Further complicating matters is how REV will integrate with the proposed Clean Energy Standard, through which the Cuomo administration plans to codify its renewable energy goal of 50 percent by 2030.
4. PUCs begin to grapple with EPA’s Clean Power Plan
After much anticipation, the Environmental Protection Agency released the Clean Power Plan in August, which aims to reduce carbon dioxide emissions from existing power plants by approximately 32 percent from 2005 levels by 2030.
In total, 45 states have entered the litigation battle, with 27 attorneys general (and/or state agencies) currently involved in fighting the CPP and 18 states standing by to support EPA. EPA has given states a lot of flexibility to develop a plan that suits their needs, and it is still too early to tell how states will choose to comply. PUCs across the country have been working with their environmental agencies, which are responsible for developing state plans, to consider compliance options and their impact on the electric power system they regulate.
The Arizona Corporation Commission in November, and the Kansas Corporation Commission in December are some of the first states to open formal PUC proceedings, where they are investigating potential impacts and least-cost compliance options for the rule.
5. States start to modernize the grid
More than a half dozen other states have joined New York, California and Massachusetts in moving toward a more modern, clean, efficient, cost-effective, reliable and interactive electric system.New Hampshire opened a proceeding
in July investigating grid modernization, including the integration of variable energy sources, demand-side management resources, and smart meters.The Washington, D.C. PSC opened its own investigation
to modernize the energy delivery system in June, holding a kickoff workshop in October and a DER workshop in November.The Minnesota PUC
initiated a grid modernization proceeding this summer focused on distribution planning, with the e21 initiative as a driving force; a summary report on three stakeholder meetings and recommended next steps is due in February.
Other states are undergoing investigations that are less comprehensive, but still significant. Maryland held its first technical conference on the deployment of DER in October, with two more sessions expected before opening a formal proceeding in 2016. Illinois has begun a conversation on the regulatory treatment of software and services and is planning on opening a proceeding next year. Rhode Island and Connecticut have begun to explore aspects of grid modernization outside of a formal proceeding.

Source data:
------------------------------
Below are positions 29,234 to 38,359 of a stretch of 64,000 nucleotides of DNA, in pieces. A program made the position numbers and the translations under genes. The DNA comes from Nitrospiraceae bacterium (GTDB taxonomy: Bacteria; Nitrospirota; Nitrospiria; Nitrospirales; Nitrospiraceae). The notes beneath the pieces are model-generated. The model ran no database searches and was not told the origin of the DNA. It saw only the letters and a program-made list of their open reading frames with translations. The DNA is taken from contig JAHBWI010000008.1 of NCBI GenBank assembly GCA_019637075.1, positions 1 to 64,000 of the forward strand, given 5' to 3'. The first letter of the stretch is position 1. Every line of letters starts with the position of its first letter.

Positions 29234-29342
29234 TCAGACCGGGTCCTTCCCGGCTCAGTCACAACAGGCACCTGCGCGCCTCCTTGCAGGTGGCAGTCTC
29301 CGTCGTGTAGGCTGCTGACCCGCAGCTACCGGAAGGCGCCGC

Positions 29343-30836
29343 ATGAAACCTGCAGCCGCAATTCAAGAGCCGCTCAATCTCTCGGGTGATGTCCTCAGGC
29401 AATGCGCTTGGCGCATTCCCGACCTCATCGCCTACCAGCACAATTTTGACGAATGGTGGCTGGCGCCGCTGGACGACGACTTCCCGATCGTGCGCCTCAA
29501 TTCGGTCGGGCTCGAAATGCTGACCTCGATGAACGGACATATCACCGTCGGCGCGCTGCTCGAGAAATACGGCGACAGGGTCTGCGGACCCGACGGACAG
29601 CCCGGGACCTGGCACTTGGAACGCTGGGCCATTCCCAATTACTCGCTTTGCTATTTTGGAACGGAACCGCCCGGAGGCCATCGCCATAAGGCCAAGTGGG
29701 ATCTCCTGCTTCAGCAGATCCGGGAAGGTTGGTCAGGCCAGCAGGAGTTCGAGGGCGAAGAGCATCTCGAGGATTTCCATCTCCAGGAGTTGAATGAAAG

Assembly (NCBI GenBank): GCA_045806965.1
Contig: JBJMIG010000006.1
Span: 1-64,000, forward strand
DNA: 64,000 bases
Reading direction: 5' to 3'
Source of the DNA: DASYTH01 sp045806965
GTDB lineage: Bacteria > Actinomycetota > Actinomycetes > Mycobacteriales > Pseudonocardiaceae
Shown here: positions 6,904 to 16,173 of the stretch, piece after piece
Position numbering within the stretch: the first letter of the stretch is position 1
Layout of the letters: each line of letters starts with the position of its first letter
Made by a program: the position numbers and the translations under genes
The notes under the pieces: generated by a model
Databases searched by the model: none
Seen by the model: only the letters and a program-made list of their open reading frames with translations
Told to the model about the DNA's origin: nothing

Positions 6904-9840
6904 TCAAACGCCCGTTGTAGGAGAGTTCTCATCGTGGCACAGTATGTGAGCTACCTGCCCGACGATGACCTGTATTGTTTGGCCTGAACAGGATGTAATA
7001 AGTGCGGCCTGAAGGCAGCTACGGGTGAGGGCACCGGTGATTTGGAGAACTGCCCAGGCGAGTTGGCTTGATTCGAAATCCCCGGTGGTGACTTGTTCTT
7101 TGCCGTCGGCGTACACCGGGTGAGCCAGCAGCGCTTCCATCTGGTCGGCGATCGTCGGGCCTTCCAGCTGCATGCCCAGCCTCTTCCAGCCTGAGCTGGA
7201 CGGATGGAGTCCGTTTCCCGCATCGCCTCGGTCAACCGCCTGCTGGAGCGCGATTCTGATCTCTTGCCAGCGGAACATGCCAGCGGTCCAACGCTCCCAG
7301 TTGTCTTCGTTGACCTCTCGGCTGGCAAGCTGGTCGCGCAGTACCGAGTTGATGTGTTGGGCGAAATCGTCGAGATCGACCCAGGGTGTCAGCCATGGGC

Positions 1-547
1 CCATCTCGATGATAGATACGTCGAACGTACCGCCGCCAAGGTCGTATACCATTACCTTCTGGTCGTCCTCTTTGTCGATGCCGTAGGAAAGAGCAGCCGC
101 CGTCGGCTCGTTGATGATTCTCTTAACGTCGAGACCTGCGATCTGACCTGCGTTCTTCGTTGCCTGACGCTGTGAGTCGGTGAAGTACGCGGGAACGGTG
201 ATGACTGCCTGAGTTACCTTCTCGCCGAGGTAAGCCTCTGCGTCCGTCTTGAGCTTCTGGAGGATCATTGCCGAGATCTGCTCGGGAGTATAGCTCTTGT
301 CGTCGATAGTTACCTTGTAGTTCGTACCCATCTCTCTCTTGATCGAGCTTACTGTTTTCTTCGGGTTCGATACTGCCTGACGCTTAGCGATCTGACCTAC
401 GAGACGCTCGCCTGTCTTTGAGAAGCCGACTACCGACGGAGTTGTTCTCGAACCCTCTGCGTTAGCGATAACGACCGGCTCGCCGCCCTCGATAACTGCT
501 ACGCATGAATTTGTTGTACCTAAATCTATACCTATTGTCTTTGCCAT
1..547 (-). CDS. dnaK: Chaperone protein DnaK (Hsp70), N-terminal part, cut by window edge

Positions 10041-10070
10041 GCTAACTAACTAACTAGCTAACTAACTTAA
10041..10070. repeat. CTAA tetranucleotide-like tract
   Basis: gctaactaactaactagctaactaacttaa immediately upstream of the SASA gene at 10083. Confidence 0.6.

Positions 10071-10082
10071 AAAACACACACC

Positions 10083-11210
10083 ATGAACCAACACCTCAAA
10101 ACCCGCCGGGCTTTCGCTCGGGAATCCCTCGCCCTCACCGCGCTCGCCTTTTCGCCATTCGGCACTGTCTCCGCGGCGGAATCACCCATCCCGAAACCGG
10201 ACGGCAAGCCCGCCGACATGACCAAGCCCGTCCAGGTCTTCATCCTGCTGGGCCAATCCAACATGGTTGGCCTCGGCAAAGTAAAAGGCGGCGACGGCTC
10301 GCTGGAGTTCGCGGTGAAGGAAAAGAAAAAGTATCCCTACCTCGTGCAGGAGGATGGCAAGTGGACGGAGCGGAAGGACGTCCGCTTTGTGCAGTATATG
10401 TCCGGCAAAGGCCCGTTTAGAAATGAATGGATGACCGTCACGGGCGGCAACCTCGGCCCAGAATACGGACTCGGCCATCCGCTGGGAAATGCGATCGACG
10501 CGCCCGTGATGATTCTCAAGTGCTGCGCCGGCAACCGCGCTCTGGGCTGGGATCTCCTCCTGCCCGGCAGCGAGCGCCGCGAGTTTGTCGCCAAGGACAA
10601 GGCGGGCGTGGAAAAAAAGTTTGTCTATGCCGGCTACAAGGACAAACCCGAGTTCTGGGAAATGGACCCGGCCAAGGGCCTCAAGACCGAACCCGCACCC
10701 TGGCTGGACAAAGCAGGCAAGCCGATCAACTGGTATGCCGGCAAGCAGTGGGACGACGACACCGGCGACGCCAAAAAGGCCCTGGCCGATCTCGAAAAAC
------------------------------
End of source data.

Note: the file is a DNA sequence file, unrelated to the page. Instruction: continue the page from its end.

6. California still out in front
California’s passage of SB 350 raised the state’s RPS to 50 percent by 2030, doubled the target for cumulative energy efficiency savings in buildings by 2030, and established integrated resource plan requirements for investor-owned utilities (IOUs) by 2017. The bill showed that California still leads in advanced energy policy.
The California Public Utility Commission (CPUC) was also hard at work on a variety of proceedings to modernize the electric grid. Most notable is the Distribution Resource Plan (DRP) proceeding, which is focused on how utilities can better prepare for the integration of DER. Back in July, the big three IOUs filed their initial plans on adopting large-scale DERs from the top down. The ongoing integrated demand-side resource (IDER) proceeding is interrelated but focused more on the sourcing mechanisms that are needed to support customer adoption of DERs.
Other key California actions in 2015 included: utility net metering proposals in August for below-retail-rate remuneration; the CPUC directing utilities to prepare a menu of at least three opt-in time-of-use rate design pilots by New Year's Day 2016; and the big three utilities moving forward with energy storage solicitations to comply with the CPUC target of 1.3 gigawatts of storage by 2022.
7. States look to satisfy corporate interest in renewable energy
An increasing number of major corporations have set climate and sustainability goals, expressing an interest in purchasing renewable energy to power their operations. Leading companies such as Apple, Facebook and Google have said clean energy is an important factor in deciding which states they choose to site their facilities. States are taking notice, with utilities and regulators feeling the need to give these big corporate customers what they want.